Sunday, January 04, 2009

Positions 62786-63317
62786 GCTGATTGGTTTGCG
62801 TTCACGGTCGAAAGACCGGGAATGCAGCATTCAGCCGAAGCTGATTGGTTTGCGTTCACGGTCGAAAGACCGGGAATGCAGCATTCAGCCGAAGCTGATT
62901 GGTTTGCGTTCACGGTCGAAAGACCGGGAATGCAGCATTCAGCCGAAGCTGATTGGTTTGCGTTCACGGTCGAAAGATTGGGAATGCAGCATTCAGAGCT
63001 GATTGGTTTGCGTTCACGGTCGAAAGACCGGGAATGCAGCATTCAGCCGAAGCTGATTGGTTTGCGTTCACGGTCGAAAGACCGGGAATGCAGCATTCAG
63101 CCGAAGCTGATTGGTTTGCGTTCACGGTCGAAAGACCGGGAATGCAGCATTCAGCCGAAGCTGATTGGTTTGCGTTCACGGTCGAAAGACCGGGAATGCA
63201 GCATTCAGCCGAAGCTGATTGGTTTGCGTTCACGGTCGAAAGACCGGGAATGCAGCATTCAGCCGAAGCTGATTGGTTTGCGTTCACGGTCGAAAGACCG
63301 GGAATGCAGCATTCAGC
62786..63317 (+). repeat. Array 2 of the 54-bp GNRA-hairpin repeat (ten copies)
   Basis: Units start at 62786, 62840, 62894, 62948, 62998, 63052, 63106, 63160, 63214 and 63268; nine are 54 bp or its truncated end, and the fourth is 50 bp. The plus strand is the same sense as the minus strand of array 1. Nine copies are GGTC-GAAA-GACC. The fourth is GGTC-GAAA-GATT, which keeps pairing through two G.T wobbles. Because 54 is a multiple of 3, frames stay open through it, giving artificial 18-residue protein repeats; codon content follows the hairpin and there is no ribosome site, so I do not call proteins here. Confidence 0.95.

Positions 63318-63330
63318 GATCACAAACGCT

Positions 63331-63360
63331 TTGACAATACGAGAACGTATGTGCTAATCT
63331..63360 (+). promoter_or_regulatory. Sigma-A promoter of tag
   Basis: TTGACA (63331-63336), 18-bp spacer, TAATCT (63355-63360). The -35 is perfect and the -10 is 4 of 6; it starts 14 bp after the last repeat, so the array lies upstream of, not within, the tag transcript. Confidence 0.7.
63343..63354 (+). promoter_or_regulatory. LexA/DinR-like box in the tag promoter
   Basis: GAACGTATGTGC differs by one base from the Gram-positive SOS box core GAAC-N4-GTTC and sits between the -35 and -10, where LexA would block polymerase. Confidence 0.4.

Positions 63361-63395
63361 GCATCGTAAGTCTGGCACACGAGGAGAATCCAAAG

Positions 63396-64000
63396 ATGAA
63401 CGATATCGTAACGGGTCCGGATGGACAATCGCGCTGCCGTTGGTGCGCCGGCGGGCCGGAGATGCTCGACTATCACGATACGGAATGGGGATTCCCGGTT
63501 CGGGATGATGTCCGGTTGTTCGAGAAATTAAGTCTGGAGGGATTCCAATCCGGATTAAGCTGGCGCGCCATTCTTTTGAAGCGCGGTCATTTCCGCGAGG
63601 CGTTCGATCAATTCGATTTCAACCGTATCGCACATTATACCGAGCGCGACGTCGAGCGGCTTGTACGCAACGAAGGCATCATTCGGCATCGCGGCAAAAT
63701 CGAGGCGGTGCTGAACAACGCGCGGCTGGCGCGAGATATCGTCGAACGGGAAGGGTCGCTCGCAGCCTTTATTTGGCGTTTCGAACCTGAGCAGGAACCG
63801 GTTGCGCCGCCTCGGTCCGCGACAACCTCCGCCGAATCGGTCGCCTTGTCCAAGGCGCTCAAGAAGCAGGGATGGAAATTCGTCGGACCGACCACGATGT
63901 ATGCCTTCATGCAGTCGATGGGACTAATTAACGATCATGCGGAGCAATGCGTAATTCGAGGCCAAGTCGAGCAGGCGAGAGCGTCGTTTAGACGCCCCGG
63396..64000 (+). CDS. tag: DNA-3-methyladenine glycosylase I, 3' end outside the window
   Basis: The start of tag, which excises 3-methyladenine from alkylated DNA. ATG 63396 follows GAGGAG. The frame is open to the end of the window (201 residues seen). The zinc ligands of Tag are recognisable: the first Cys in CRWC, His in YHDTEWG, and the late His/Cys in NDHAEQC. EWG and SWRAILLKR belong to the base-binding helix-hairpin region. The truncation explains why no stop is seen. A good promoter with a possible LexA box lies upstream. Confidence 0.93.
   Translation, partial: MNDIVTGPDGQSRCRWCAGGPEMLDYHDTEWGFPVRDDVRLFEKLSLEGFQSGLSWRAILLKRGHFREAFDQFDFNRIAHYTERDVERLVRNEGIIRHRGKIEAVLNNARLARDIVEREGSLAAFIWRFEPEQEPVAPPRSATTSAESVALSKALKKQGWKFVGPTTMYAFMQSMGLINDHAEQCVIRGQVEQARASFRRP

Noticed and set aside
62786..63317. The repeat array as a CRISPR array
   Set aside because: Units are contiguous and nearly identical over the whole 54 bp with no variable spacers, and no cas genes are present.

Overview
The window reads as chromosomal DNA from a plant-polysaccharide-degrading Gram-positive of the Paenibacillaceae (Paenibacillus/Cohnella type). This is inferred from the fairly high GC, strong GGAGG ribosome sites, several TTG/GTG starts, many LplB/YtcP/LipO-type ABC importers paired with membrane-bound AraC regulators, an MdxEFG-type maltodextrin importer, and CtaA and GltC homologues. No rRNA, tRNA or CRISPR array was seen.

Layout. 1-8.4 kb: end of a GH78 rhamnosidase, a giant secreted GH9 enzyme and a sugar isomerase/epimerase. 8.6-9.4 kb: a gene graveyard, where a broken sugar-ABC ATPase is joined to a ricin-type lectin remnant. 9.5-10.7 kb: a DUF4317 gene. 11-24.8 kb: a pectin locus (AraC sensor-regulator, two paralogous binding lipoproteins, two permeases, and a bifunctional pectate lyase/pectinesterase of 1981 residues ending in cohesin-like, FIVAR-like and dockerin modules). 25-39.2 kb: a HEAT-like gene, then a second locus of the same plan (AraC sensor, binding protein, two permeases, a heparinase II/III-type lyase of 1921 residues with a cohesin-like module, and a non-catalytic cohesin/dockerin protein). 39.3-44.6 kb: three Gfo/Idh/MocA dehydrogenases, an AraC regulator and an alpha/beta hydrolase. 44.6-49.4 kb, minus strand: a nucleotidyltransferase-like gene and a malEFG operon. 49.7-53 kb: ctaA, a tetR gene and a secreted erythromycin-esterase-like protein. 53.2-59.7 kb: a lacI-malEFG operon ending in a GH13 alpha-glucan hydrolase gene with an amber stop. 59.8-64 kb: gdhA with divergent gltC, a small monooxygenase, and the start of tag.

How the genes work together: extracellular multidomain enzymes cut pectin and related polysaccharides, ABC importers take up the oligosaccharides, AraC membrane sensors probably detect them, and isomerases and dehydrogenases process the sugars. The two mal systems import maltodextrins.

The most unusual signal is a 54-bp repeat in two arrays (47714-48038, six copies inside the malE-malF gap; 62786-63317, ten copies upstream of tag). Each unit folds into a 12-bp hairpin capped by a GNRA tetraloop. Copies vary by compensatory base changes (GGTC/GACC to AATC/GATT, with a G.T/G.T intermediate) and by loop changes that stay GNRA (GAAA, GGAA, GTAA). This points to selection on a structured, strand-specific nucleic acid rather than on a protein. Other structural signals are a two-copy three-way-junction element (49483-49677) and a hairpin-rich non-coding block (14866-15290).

Today, marks my 400th blog entry since June of 2006. I would like to write something every day, but things don't happen to me as much as others. If I lived in NYC like my great friend, Tony Westbrook, I am certain that just walking up and down the streets could provide a daily detailed observation. Today marks my favorite voice actor's birthday: the one and only Sterling Holloway.In 1926, the 5-foot-9-inch (1.75 m), 124-pound (56 kg) Holloway moved to Hollywood to a movie career of almost 50 years. He worked with Fred MacMurray, Barbara Stanwyck, Lon Chaney Jr, Clark Gable, Joan Crawford, Bing Crosby, David Carradine. Though he was a busy movie character actor and an athletic dancer, he soon found his niche as a voice actor. What an amazing voice actor he was! Holloway served in World War II as a member of the Army's Special Services unit. He produced a show for servicemen and toured with it near the front lines in North Africa and Italy.In 1941, he was heard in Dumbo, as the voice of "Mr. Stork." Here is something that I did not know about him: It was the fact that Walt Disney earlier considered Holloway for the role of Sleepy in Snow White and the Seven Dwarfs but story man Pinto Colvig (Pinto was the voice of Goofy later on) ended up getting the job. Of course, I would have never guessed that Goofy's voice could somehow be Sleepy's, but such is the way with voice talent. Sterling was the voice of the adult "Flower" in Bambi, the narrator of the Antarctic penguin sequence in The Three Caballeros, the narrator in the Peter and the Wolf (my all time favorite) sequence of Make Mine Music. He voiced Kaa in The Jungle Book, The narrator in Goliath II, and the Cheshire Cat in Alice in Wonderland. His Disney Winnie-the-Pooh featurettes are well known. Disney honored him as a Disney legend in 1991. His last narrating credit was the Moonlighting episode Atomic Shakespeare. His last film credit was for the movie Thunder and Lightning. Holloway played the role of Hobe Carpenter, a friendly moonshiner who gets help from Harley Thomas (David Carradine). Wouldn't you know that the last credit a great actor gets to play is something called "Thunder and Lightning"? Today is also significant on Broadway as perhaps the day that more Broadway musicals close on a single day than on any day in Broadway. Scheduled for their last performances today are "Young Frankenstein", "13", "Grease", "Hairspray", "Boeing Boeing", -- a lot biting the dust at once. Of course dear Mel Brooks got a little lofty about "Young Frankenstein" deciding not to report its grosses-- a long held Broadway tradition and trying at one point to get $450.00 a ticket. As my dad used to say "Nothing is colder than the shadow of your last success-- you're bowing and you've forgotten to bring your coat and end up with a nasty cold only ego can provide." Today on this date we lost the great T.S. Elliot, the author of Murder In The Cathedral in 1935, "The Love Song of J. Alfred Prufrock (my all time favorite poem) and of course as best known today the author of Old Possum's Book of Practical Cats--- or "Cats" for short. Today was infamous for the opening and closing in one day (a matinee no less-- not even an evening performance of Mitch Leigh's ("Man of La Mancha") classic flop "Home Sweet Homer"-- what a stinker! How does a guy who writes one of the most classical musicals of all time write a dud like this. The story is quite funny-- not the play ==the behind the scenes. It seems that the producers had attached Yul Brynner to the show under the condition that the show was guaranteed to appear on Broadway. The key word here-- note this carefully contract makers and writers was the word "appear" and not the word "run". The musical opened in Los Angeles and was handed disastrous reviews. But Yul Brynner being a very stubborn man threatened to sue the pants off of every producer and would obtain a cease and desist order from these individuals from producing anything again until the case had been resolved. Oh oh. Now what? Yul Bryner was represented by Irving "Swifty " Lazar and Melvin Belli-- two forces you never messed with in Hollywood. The suit was for sixty-eight million dollars-- a hug sum in 1976-- not so bad today, even. The solution? It "appeared" on Broadway for one Sunday afternoon performance on this very date. Yul Brynner was so angry at seeing the closing notice that he vowed never to appear in a Broadway or other musical ever again and to disavow any knowledge of the composer and of course the producers . In reality does nothing more at all until his death in 1985 of lung cancer. In 1981 another one performance flop opens and closes in one day: That poor musical was Victor Gialanella's,"Frankenstein". Today we lost Barry Fitzgerald in 1961 and today would have been the birthday of one of my all time favorite actors: Mr. William ("What A Revolting Development, this is") Bendex. John and I received our first published copy of our musical "Broadway Angels"-- boy, does it look slick! All bound and ready for the public!

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